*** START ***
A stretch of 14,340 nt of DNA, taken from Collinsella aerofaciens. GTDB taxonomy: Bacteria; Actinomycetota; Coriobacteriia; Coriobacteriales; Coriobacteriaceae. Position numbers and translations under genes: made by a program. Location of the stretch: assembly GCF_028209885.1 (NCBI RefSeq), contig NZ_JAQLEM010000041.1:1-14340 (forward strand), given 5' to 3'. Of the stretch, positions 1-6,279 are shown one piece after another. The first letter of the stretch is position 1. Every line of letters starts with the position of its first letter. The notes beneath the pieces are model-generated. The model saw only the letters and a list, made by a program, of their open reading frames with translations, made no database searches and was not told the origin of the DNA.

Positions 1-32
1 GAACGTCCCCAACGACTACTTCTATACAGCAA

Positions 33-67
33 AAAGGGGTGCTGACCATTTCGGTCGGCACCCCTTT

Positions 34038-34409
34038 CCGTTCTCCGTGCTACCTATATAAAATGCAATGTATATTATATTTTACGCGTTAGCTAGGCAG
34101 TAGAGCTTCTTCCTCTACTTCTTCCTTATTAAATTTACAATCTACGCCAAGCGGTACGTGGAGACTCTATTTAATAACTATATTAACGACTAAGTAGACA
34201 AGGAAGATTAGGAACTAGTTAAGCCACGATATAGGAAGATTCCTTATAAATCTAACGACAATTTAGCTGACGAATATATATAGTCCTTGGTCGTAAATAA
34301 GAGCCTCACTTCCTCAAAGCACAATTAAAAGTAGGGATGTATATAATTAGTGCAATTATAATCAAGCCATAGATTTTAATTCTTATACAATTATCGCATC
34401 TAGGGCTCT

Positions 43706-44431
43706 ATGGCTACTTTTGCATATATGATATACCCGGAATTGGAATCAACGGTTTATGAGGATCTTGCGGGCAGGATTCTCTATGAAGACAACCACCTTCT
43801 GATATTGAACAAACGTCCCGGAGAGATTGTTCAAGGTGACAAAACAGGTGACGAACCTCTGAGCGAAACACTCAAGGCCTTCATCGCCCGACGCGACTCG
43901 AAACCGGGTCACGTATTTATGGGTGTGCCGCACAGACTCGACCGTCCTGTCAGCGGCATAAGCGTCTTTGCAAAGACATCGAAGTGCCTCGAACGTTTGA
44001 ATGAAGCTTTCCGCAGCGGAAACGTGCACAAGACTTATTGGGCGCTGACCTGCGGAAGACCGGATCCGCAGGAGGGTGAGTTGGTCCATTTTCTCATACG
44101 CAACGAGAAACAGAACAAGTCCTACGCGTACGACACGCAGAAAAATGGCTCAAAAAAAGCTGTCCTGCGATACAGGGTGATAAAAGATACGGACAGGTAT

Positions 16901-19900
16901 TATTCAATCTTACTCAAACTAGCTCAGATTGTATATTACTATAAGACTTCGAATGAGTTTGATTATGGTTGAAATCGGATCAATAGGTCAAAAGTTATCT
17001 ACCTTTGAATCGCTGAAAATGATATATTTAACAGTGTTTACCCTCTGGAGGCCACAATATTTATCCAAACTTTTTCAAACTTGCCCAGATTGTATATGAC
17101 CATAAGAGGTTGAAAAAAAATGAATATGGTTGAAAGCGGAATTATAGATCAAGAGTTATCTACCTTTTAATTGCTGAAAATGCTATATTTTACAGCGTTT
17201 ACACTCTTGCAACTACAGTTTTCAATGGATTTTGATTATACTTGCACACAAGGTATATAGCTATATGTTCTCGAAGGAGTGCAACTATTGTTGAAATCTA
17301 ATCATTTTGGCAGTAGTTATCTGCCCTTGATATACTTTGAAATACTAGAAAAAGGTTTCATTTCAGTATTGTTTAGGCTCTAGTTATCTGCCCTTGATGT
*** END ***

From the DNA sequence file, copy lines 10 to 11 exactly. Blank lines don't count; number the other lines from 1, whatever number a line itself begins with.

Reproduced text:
34301 GAGCCTCACTTCCTCAAAGCACAATTAAAAGTAGGGATGTATATAATTAGTGCAATTATAATCAAGCCATAGATTTTAATTCTTATACAATTATCGCATC
34401 TAGGGCTCT